The Malta Independent 21 September 2021, Tuesday

Institutional racism evident in migrants' sentencing – NGO

Friday, 30 July 2021, 11:32 Last update: about 3 months ago

Moviment Graffitti said it is deeply concerned about the forms of institutionalised racism manifested by the Criminal Justice System. A case in point is this week’s inhumane and unjust judgment whereby two couples arrested at the airport on their way to Belgium were arbitrarily handed down a 6-month prison sentence by the Court of Magistrates for the use of forged passports, leaving their innocent children ‘orphaned’ by the system.

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It is to be noted that whilst the Immigration Act (Chapter 217 of the Laws of Malta) provides for a term of six months to two years imprisonment for the use of forged documents, nothing in the law precludes the Court from handing any of the community-based sanctions provided for under the Probation Act (Chapter 446 of the Laws of Malta) such as a Conditional Discharge, Probation Order, a Community Service Order or a Combination Order – sanctions which are routinely utilised for offences which carry a sentence of up to 7 years imprisonment and for offences which definitely cause more harm to victims of crime and society when compared to the use of forged documents by asylum seekers.

This discriminatory use of sentencing towards migrants and asylum seekers demonstrates that the criminal courts are being deliberately over punitive towards the most vulnerable, Graffitti said. Indeed, one of the factors for the overpopulation crisis in the prison system can be attributed to the fact that persons found guilty under the Immigration Act are being handed out cruel prison sentences without any humanitarian consideration to their particular circumstances – a blatant case of abuse of power and institutionalised racism.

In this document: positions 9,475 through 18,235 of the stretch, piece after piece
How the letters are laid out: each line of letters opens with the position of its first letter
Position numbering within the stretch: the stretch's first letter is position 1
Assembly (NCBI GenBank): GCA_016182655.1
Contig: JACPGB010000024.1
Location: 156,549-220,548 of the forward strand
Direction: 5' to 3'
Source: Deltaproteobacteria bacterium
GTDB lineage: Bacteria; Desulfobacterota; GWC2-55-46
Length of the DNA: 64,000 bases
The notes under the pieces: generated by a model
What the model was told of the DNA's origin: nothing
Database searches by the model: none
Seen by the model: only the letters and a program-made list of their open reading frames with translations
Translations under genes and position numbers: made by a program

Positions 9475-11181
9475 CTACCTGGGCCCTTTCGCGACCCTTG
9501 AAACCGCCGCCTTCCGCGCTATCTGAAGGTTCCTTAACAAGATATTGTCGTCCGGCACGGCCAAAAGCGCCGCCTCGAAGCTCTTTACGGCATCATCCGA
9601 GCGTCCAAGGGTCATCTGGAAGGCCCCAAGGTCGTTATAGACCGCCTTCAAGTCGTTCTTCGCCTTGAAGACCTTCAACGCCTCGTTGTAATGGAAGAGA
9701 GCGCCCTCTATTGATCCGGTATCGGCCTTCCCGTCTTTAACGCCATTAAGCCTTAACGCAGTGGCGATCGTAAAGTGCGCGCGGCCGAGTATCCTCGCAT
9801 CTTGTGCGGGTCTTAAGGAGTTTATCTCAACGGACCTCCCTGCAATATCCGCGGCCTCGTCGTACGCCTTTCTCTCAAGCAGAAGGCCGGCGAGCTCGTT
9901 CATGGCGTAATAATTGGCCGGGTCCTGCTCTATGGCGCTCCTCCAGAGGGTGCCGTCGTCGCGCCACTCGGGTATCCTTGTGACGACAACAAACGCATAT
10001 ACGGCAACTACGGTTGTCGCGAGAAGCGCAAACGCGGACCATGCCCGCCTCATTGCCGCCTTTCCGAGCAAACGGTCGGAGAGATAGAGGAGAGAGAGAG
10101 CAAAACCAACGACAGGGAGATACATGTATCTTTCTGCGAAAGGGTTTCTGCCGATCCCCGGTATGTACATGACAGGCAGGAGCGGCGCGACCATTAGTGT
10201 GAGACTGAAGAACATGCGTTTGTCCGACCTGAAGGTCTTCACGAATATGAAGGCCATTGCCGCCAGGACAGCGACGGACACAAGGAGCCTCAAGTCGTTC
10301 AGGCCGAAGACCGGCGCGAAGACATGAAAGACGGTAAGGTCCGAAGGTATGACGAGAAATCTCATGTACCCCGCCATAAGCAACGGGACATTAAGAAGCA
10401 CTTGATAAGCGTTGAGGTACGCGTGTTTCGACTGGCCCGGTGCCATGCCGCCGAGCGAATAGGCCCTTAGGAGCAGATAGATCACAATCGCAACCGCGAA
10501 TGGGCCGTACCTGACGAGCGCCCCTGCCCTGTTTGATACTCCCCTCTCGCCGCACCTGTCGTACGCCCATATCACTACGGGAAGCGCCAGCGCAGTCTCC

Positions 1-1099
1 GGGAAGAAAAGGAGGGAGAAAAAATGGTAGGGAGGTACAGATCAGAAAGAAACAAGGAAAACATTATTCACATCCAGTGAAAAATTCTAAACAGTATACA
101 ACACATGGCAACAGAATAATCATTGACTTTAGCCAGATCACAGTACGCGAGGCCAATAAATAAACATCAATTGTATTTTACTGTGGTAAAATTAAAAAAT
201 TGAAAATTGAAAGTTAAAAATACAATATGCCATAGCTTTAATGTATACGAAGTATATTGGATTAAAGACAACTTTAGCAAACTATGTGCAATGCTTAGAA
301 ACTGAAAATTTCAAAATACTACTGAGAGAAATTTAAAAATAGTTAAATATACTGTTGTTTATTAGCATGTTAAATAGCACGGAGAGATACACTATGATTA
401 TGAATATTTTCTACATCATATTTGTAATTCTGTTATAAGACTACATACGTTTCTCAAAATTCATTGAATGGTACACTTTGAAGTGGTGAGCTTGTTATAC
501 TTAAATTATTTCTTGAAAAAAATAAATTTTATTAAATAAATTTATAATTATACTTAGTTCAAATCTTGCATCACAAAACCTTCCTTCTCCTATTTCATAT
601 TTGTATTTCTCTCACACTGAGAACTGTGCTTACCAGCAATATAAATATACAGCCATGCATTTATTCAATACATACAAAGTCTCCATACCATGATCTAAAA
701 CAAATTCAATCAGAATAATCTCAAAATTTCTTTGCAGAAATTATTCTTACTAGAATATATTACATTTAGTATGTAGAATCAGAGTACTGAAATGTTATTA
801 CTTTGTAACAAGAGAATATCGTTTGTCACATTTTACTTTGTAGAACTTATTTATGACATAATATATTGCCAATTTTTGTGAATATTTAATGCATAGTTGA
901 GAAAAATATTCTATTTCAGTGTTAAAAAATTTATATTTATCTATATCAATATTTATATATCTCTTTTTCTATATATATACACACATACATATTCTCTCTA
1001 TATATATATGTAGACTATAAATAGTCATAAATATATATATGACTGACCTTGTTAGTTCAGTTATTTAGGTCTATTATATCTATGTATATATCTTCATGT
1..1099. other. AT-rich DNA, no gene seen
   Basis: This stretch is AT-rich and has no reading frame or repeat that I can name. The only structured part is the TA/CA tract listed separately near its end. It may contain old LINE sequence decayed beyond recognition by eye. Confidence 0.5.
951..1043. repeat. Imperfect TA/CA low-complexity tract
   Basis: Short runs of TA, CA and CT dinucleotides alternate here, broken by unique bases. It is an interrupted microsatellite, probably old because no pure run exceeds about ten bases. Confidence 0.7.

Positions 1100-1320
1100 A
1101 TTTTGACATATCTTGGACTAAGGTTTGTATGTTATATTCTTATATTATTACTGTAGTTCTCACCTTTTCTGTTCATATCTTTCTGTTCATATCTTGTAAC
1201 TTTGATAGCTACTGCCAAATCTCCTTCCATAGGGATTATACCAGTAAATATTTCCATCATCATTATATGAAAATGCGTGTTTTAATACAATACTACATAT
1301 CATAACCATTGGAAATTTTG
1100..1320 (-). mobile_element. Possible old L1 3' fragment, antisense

Moviment Graffitti said it is also deeply concerned about the move towards greater ‘crimmigration’ processes whereby immigration is increasingly being enmeshed in criminal justice processes and criminalised rather than addressed as a humanitarian issue.

While it is understandable that the criminal justice system needs to seriously address organised crime and human trafficking, it is clearly the case that through such inhumane and discriminatory practices, it is only targeting the most vulnerable and disadvantaged. This is definitely not the scope of the criminal justice system which is supposed to provide a fair and just treatment to all as well as to ensure that the severity of the punishment is proportionate to the offence committed.

In view of this, Moviment Graffitti calls for a more humane and just application of punishment and an immediate end to institutionalised racism by the criminal justice system.

 

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